Questions tagged [quantum-advantage]

"Quantum advantage" or "quantum supremacy" is the potential ability of quantum computing devices to solve problems that classical computers practically cannot.

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Quantum advantage with only Clifford gates (Gottesman Knill theorem)

Let's say I want to solve a computational task which input can be encoded in $n$ bits of information. The look for a quantum advantage is (usually) asking to find a quantum algorithm in which there ...
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How does a quantum computer execute a process by leveraging superposition?

I understand in plain terms superposition and entanglement, but I'm very unclear how either of these could work as a means to increase computation power. A helpful metaphor is that of the maze. A ...
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Random quantum circuits and general efficient POVM measurement

Let's consider a random quantum circuit $C$, applied to the $n$ qubit initial state $|0^{n}\rangle$, producing the state $|\psi\rangle$. Consider a general efficiently implementable $m$-outcome POVM ...
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How can one define contextuality within the circuit model?

It is in general believed that contextuality is one of the quantum resource that provides the quantum advantage. A context is usually defined in terms of a set of commuting observables. The quantum ...
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Average output state of random quantum circuits

Let $|\psi\rangle = C_1 |0^{n}\rangle$ be a quantum state, such that $C_1$ is a Haar random unitary circuit. Consider a density matrix $\rho$ as follows \begin{equation} \rho_1 = \mathbb{E}[|\psi\...
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How powerful are boundedly many $T$-gates?

For a natural number $k$ (0 is a natural number), let $T_k$ be the collection of all languages that can be efficiently decided by quantum circuits consisting of Clifford gates and at most $k$ $T$-...
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If a hybrid classical+quantum algorithm can achieve quantum advantage, does this mean that the quantum part alone can?

Take for example a variational algorithm which has a classical optimization part and a quantum sampling part. In principle, the quantum part can be simulated by another classical computer given ...
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Why exactly are variational algorithms considered promising?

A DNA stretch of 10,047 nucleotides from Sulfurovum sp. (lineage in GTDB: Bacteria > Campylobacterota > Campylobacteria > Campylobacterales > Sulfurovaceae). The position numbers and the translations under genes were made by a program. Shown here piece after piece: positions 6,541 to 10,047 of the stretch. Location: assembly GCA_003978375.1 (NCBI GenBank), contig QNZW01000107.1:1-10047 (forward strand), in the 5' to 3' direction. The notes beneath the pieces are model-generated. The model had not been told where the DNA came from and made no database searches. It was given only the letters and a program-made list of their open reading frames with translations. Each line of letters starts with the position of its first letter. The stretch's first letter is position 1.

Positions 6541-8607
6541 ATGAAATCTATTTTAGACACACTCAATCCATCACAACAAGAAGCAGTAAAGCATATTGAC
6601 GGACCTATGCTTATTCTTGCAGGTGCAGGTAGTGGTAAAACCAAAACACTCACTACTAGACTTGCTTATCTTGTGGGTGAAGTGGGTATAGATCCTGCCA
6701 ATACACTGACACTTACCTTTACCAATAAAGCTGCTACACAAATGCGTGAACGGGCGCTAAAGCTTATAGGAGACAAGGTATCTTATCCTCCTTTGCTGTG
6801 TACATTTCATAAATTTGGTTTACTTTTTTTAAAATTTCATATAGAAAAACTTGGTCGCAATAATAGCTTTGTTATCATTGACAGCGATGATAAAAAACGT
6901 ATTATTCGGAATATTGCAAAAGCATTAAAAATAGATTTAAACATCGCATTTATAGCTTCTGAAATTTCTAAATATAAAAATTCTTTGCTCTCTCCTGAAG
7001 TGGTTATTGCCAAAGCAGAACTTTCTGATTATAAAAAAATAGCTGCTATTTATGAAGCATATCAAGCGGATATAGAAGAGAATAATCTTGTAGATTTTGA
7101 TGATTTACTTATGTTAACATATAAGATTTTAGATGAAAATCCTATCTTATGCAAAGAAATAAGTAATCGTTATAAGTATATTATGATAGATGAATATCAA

There is obviously a great deal of work happening at the moment on variational quantum algorithms. However, I'm struggling to understand why exactly are they considered promising? Looking through some ...
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Would quantum computers be more efficient at solving circular reference problems than classical computers?

A circular reference is when a certain value either refers to itself or a value refers to a value that refers to it. An example of a circular reference problem would be $x=f(x)$. One way to solve ...
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Spreading of entanglement with depth for Haar random states

Consider a Haar random quantum state of depth $d$. Consider any bipartition of this state. According to this paper (page $2$): Haar-random states on $n$ qudits are nearly maximally entangled across ...
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Is there a practical architecture-independent benchmark suitable for adversarial proof of quantum supremacy?

Recent quantum supremacy claims rely, among other things, on extrapolation, which motivates the question in the title, where the word "adversarial" is added to exclude such extrapolation-...
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Spoofing XQUATH with the Feynman method

Consider the XQUATH conjecture for random quantum circuits, as mentioned here. (XQUATH, or Linear Cross-Entropy Quantum Threshold Assumption). There is no polynomial-time classical algorithm that ...
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Feynman method and polynomial time algorithm for XQUATH